Temporary wafer bonding for MEMS devices
3D integrated sensors or electronic systems consist of individual components which are vertically stacked and have electrical connections. Therefore, new technologies and the development of new processes are essential. One key technology is the back thinning after temporary wafer bonding. The 3D integration requires the wafer thinning of both MEMS and CMOS devices. Ultrathin silicon wafers up to 100 µm have low stability, low bending stiffness, and are fragile. In order to enable the fabrication of thin Si substrates or to stabilize them during the mechanical processing, it is necessary to temporarily attach a device wafer to a carrier wafer. Different processes have been established recently. One method for temporary wafer bonding is provided by Brewer Science, which is called zone bonding. This method involves the spin coating of a device wafer with an adhesive. The carrier is coated with another adhesive at the wafer edge. The remaining area in the center of the carrier wafer is with an anti-sticking layer. The spin coating of the device and the carrier wafers is carried on the semiautomatic RCD8 spin coater from SUSS MicroTec. The device wafer is prepared by the deposition of a layer thickness of 15 – 30 µm of an adhesive (ZoneBOND® 5150-30). The first step of the carrier wafer fabrication on the RCD8 is the formation of a zone on the wafer edge with the adhesive ZoneBOND® EM 2320-15. An exact centering of the carrier wafer on the vacuum chuck is important for the wafer edge zone to get uniform coating. The thickness of the layer is in the range of 0.5 – 3 μm. After baking at 220 °C, an anti-stick layer (ZoneBOND® Z1 3500-02) is dispensed on the center of the carrier wafer. Figure 1 shows the coating system with a fabricated carrier wafer by using the ZoneBOND® method.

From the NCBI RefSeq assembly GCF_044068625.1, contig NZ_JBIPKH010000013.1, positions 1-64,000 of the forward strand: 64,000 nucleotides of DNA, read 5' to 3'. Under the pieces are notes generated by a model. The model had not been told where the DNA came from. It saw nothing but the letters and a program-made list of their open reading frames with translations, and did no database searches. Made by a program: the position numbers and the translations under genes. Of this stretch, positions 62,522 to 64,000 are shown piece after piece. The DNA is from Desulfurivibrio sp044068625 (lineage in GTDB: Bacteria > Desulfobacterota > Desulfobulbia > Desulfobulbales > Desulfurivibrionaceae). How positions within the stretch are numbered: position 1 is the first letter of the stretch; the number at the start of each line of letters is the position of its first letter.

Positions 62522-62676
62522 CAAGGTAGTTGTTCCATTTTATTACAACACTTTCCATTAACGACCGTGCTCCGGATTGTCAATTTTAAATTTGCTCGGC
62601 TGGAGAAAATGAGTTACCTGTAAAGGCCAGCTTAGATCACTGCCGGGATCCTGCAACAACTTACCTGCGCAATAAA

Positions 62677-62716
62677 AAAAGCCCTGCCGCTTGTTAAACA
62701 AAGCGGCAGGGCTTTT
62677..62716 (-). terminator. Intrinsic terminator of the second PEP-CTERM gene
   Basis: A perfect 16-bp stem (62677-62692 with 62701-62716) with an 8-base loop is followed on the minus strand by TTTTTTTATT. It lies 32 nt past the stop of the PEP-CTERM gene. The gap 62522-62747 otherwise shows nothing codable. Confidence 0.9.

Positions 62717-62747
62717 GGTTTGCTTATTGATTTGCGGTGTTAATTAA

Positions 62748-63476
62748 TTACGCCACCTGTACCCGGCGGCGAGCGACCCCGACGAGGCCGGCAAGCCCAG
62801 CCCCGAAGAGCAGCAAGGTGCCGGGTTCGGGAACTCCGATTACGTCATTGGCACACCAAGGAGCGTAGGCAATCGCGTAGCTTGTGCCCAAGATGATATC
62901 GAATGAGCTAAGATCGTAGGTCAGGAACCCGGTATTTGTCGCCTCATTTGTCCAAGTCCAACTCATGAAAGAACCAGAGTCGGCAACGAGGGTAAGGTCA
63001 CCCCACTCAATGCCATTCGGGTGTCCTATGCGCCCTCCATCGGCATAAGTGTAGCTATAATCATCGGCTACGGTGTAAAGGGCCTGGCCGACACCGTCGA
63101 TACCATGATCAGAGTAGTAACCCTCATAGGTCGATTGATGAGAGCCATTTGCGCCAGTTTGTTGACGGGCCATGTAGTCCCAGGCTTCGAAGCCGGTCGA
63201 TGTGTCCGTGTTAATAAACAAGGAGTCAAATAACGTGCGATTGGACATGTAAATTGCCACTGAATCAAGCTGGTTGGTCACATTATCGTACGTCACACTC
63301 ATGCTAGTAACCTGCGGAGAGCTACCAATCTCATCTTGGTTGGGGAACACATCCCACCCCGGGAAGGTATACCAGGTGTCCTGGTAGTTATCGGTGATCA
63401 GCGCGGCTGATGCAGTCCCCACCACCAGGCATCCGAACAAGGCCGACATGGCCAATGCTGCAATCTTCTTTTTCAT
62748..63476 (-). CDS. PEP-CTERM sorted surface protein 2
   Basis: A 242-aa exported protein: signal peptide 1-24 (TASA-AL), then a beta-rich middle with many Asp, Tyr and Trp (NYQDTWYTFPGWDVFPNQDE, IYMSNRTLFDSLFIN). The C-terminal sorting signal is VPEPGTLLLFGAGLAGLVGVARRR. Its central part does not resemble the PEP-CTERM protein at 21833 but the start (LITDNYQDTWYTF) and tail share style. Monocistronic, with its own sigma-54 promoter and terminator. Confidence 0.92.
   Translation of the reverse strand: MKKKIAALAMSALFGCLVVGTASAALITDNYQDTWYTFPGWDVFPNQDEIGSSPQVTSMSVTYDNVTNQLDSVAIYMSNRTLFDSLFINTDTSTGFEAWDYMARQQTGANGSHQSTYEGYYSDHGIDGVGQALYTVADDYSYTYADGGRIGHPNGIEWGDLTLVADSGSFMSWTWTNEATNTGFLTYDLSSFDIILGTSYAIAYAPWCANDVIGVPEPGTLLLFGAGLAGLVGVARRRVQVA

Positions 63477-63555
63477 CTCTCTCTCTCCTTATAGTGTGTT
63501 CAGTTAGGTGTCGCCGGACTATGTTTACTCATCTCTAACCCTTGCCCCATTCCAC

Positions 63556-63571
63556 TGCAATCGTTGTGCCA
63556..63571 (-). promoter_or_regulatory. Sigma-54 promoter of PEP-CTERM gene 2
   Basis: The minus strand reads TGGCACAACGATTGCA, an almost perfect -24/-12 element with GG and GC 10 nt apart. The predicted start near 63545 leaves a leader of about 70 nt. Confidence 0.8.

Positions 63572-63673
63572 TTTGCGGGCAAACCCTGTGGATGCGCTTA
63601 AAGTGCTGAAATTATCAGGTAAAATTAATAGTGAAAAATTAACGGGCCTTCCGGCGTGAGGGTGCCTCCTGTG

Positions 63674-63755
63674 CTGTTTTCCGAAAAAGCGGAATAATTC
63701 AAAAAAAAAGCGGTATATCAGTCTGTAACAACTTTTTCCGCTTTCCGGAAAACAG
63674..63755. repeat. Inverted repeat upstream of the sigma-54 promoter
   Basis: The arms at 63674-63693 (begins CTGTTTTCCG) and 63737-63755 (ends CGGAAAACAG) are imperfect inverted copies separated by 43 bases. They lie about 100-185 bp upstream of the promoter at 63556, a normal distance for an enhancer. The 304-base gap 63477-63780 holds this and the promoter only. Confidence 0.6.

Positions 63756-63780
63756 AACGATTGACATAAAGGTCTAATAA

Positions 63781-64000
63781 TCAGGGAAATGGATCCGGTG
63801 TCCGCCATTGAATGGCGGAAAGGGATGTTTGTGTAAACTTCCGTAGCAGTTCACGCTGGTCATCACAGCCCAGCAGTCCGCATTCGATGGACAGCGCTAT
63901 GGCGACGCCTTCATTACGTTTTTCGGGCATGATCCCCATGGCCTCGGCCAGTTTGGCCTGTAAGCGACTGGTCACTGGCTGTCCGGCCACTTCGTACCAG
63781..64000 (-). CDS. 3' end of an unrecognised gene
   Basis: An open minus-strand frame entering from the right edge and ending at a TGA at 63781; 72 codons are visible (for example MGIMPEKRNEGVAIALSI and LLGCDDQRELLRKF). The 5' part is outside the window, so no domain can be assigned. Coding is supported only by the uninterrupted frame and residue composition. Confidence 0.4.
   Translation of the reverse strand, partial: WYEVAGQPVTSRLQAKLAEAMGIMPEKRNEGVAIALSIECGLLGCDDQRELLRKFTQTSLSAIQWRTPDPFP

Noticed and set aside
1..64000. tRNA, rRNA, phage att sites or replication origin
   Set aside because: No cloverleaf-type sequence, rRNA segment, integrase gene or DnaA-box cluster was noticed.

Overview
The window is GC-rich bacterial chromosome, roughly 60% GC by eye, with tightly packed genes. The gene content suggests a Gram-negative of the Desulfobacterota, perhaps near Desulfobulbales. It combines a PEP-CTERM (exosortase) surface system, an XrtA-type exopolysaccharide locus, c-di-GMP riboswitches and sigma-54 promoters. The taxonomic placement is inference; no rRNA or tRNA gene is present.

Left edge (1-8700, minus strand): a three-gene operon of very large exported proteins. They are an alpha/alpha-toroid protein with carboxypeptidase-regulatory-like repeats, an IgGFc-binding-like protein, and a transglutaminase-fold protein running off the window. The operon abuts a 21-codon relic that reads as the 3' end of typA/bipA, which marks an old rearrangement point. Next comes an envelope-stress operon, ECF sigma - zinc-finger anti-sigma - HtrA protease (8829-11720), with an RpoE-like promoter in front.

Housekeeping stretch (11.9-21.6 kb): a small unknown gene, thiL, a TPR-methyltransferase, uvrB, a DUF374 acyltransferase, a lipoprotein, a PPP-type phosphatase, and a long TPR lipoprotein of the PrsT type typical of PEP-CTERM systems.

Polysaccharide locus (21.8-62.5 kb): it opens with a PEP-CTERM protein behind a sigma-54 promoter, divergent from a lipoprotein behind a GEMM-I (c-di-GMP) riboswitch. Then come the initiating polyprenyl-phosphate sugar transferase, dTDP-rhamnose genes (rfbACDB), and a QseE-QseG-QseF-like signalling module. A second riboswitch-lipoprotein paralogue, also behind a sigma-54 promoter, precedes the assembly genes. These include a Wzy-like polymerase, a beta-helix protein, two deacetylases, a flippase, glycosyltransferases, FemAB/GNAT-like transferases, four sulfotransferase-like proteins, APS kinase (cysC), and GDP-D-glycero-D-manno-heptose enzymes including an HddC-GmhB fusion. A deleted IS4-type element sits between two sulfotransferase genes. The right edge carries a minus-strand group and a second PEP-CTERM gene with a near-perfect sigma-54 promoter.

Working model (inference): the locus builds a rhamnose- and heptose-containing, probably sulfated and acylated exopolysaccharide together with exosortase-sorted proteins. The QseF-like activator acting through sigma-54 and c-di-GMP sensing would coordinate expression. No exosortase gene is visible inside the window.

The subsequent adhesive wafer bonding is realized by using a SUSS MicroTec SB8 wafer bonder. The adhesive wafer bonding is carried out under vacuum (process pressure < 5 mbar) with a 170 kN/m2 bonding pressure. During the bonding process, two zones are formed. In the middle of the wafer is a fragile adhesive region (zone 1). In contrast to the zone 1, there is a strong adhesive area on the wafer edge (zone 2). Figure 2 shows a wafer stack on a 6 inch fixture before bonding in the SB8e and the formed intermediate layer after the adhesive wafer bonding. After chemical, mechanical and thermal processes (T < 250 °C), the edge zone of the strong adhesive area is released with limonene or mesitylene. Then, the wafer stack with the device wafer face down is mounted on a tape frame and placed in a debonding system (DB12T from SUSS MicroTec). In the DB12T debonder, the mounted wafer stack is fixed on both sides by vacuum. The mechanical separation of device and carrier wafers is done by a blade over the C-cut at the wafer edge. The carrier wafer is clamped over the blade and vertically moved on a flex plate over power cylinder at room temperature (see Fig. 3). In the final step, the device wafer on the mounted tape frame and the carrier wafer are cleaned. Similar to the edge release process, the cleaning is performed in the SUSS MicroTec AR12 module with limonene or mesitylene. With this process flow, a thinned wafer (150 mm diameter) down to 50 µm can be fabricated (see Fig. 4). In parallel, Brewer Science presented a new temporary wafer bonding method, called BrewerBOND® process. The process flow, particularly, the preparation of carrier wafer is significantly simplified for the BrewerBOND® method. Compared to ZoneBOND®, the anti-sticking layer is coated on the complete carrier wafer. As a result, wet chemical edge release before debonding is not required. The focus of different projects in cooperation with SUSS MicroTec is to clarify suitable process parameters for wafer coating using a new adhesive (e.g. BrewerBOND® 305) for the device wafer as well as a new anti-sticking layer (e.g. BrewerBOND® 510) for the carrier wafer. Preliminary investigations show that the bond strength is sufficient in terms of mechanical, thermal and chemical stress.